mega landlords

PHOTO: Berlin real estate

A historic vote in Berlin to seize homes from private mega landlords has Kiwi renters wondering if the same could be done here in New Zealand.

While there is scepticism from both the left and right, a new community grassroots effort hopes to change that.

In September, 56 percent of Berliners voted in favour of the local state government forcibly acquiring any rental property owned by a company with more than 3000 of them on its books – totalling about 243,000 belonging to 12 companies all-up.

While the referendum was non-binding, new Mayor Franziska Giffey said she would honour the results and draw up legislation to get the ball rolling – even though in her view, it won’t “help to create even a single new apartment or solve the big question of affordable housing”.

While home ownership rates have been falling in New Zealand for three decades, we have nowhere near the proportion of households renting as Berlin, where it’s over 80 percent. Faced with growing discontent over rising rents, in January 2020 the city enacted strict rent controls on properties built before 2014.

But this was overturned by the courts in April 2021, and tenants were suddenly faced not just with massive hikes but also potentially having to reimburse landlords who had to drop rents to comply with the “unconstitutional” legislation.

By then, activists in the city had already begun collecting signatures for a referendum on the expropriation of properties owned by mega-landlords – any with more than 3000 on their books.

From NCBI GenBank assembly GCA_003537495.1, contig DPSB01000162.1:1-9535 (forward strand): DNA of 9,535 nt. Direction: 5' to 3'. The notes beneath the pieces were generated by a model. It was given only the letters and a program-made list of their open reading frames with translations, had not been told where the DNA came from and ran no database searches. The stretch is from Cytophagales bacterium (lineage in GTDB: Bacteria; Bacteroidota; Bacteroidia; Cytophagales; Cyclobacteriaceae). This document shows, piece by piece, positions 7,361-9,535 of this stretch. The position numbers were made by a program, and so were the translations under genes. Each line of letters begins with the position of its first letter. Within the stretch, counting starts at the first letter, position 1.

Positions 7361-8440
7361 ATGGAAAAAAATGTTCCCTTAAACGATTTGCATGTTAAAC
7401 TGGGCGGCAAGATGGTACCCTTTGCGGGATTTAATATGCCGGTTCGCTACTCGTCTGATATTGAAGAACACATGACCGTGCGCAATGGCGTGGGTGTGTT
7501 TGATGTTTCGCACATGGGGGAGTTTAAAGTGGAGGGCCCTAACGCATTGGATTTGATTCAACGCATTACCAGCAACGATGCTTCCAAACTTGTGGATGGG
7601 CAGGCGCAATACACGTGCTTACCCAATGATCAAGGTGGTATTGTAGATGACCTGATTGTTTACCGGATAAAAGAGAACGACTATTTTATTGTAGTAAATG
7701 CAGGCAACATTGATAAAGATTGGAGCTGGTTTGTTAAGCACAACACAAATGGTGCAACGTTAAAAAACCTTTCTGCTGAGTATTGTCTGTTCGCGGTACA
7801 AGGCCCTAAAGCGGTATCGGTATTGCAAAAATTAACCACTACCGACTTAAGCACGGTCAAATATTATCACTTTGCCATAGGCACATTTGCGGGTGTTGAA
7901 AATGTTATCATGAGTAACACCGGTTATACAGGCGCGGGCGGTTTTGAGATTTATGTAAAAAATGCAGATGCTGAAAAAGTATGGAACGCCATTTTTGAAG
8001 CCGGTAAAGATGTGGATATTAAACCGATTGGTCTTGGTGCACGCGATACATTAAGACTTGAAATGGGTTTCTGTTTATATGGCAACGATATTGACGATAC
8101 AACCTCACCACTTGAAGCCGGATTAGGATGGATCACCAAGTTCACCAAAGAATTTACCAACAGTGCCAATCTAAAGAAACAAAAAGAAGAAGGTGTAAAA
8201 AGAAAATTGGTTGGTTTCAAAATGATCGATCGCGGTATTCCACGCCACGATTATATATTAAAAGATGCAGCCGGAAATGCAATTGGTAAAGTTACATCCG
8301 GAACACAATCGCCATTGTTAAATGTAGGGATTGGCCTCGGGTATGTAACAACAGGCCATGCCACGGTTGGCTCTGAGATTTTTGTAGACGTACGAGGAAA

The campaign was named after Deutsche Wohnen, a corporate landlord with more than 110,000 apartments. Also in the activists’ sights was Vonovia, which is in the process of buying Deutsche Wohnen – which would give it 550,000 properties across Germany and more than 150,000 in Berlin, leaving about 7 percent of households in the city renting from a single landlord.

Demonstrators take part in a protest against the soaring living costs of tenants, in Berlin on September 11.
Demonstrators take part in a protest against the soaring living costs of tenants, in Berlin on September 11. Photo credit: Getty Images

The cost of expropriating all the homes covered in the referendum has been estimated at between €7 billion and €36 billion (NZ$11.7 billion to NZ$60 billion).

Before the rent control law, Berlin’s rents had doubled in a decade. New Zealand’s median has gone up 60 percent since 2011, rising at a fairly consistent rate regardless of what else has been happening in the property market. Auckland prices are comparable to Berlin’s, if not a little more expensive.


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